What exactly is going on in Félix Vallotton’s painting ‘Le Mensonge’ (‘The Lie’), above? A couple in evening dress are locked in an embrace in a plush interior. Yet all is not what it seems. Who’s the one being economical with the truth? Is it the woman – she of the scarlet dress and serpentine pose – who certainly seems to be whispering something in the man’s ear? Or is it the man, whose nonchalant body language and complacent smirk suggest that he knows more than he’s letting on? Or is Vallotton making a more general point about everyday falsehoods in relations between the sexes? And would we otherwise gather any of this without knowing the painting’s title?
Swiss-born but Paris-based, Vallotton (1865-1925) is little known in this country and the Royal Academy’s new show aims to set this right. Vallotton’s is a fin-de-siècle world of furtive liaisons and forbidden desires, with a dash of Grand Guignol added the mix. He was friendly with, and exhibited alongside, ‘Nabi’ artists like Pierre Bonnard and Édouard Vuillard, and it’s almost as if the family from a cosy Vuillard interior had wandered into a Gaston Leroux shocker. The title of one of Vallotton’s paintings is ‘The Red Room’ but change the colour scheme and it could easily be the setting for Leroux’s ‘Mystery of the Yellow Room’. The associations aren’t merely literary – it’s no surprise that the novelist Julian Barnes is a big fan – but cinematic too: you’re reminded of the work of Fritz Lang and Alfred Hitchcock and, in fact, the RA is screening Hitchcock’s ‘Rope’ in tandem with this exhibition.
Vallotton is probably seen at his best in his prints and small-scale works. During the 1890s he mostly made a living as an illustrator, working for the literary magazine ‘La Revue Blanche’. The series he did called ‘Intimacies’, which had titles like ‘Money’, ‘Irreparable’ and ‘The Confession’, dissects the private lives of the Parisian bourgeoisie in ways that to Barnes suggests ‘deep emotional dissonance’. In the process Vallotton played an important part in the revival of the woodcut, using a pared-down style with strong contrasts of black and white, influenced, as so many of his contemporaries were, by Japanese graphic art. How much did he also owe to Aubrey Beardsley? A lot of their work seems rather similar to me. There’s a print here of a nude on a bed playing with a cat which I thought at first was a Beardsley (who, incidentally, will be the subject of a show at Tate Britain next year).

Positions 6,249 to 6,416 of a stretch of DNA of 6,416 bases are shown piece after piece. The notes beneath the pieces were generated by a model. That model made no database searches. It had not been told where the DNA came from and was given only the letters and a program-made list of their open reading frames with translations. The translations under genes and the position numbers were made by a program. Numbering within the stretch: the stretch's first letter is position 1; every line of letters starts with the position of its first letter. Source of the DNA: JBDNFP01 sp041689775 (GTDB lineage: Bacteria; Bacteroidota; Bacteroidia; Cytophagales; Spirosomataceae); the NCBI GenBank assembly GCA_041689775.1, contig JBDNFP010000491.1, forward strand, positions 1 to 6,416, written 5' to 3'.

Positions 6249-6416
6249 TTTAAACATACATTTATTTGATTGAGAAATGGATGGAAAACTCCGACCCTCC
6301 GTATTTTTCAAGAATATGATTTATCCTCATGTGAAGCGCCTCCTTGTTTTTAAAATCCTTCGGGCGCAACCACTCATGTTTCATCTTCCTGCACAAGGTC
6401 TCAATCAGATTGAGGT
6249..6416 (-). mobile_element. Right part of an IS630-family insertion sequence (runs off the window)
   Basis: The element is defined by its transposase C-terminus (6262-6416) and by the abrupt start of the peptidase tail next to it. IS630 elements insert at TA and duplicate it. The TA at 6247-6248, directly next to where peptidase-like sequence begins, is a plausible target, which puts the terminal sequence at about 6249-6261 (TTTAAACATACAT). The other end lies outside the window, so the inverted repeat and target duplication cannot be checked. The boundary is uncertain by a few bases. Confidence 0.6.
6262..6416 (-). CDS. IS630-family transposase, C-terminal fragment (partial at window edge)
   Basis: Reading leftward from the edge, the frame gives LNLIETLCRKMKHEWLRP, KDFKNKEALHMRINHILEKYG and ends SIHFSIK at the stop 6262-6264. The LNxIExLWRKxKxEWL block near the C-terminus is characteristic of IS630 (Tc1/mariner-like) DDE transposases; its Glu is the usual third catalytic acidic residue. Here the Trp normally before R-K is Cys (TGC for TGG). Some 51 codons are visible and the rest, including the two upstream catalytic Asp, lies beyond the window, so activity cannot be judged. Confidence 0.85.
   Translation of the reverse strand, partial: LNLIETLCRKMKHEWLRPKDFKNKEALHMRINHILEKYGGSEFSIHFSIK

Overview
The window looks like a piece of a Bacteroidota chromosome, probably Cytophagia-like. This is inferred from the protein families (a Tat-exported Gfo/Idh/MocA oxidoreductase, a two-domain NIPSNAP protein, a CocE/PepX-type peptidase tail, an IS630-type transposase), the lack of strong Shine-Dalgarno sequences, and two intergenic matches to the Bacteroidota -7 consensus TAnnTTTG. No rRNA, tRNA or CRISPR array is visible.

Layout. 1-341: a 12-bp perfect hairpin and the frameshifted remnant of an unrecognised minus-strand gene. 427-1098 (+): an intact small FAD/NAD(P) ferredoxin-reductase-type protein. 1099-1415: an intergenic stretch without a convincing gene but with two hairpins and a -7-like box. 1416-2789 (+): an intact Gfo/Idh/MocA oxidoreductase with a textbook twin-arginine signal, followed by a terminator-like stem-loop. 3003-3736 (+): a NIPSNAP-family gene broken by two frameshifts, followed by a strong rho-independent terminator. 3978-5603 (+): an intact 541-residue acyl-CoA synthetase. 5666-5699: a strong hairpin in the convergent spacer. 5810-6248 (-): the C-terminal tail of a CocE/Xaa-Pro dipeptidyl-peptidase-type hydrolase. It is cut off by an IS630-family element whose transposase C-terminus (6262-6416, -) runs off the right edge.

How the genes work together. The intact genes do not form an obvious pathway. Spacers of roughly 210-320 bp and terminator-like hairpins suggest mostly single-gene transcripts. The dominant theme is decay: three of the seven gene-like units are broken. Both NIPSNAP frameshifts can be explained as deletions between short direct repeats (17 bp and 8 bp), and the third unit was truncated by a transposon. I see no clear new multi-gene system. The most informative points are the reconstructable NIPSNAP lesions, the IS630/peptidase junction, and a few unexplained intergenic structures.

In 1898 Vallotton married a wealthy widow, freeing him from financial worries – often a mixed blessing, creatively speaking, for artists. It was the beginning of a slippery slope. He decided to concentrate on the female nude, which meant, in essence, variations on Manet, Courbet and, above all, Jean-Auguste-Dominique Ingres. Statuesque and inert, they’re fairly typical of the Paris Salon in its dotage. He also did portraits. But compare Vallotton’s humdrum portrait of Gertrude Stein (1907) – she called him ‘a Manet for the impecunious’ – to Picasso’s penetrating characterisation of her painted two years earlier. By the end of this show I was rather tired of Vallotton’s acid palette, those icy nudes, the relentless stagecraft and, quite frankly, the vast quality gap between him and his idol Ingres. The final room, featuring his late still lives and landscapes, isn’t so much disquieting as just plain odd.
All the same, this is far from a duff exhibition, and if you enjoy your art with a frisson you’ll certainly get that here. The RA in recent years has done yeoman’s work in shedding light on Honoré Daumier, James Ensor and other under-appreciated, oddball talents. And you’ll leave this show feeling that you’ve learnt enough about an artist who, while a suitable subject for the Sackler Wing, is never going to make it to the main galleries downstairs.